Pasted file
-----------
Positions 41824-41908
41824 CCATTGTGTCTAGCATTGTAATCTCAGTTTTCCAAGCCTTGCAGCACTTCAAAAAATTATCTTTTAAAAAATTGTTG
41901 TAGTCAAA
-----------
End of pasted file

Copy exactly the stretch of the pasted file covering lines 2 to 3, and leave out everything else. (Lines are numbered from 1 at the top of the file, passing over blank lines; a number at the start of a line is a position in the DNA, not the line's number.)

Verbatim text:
41824 CCATTGTGTCTAGCATTGTAATCTCAGTTTTCCAAGCCTTGCAGCACTTCAAAAAATTATCTTTTAAAAAATTGTTG
41901 TAGTCAAA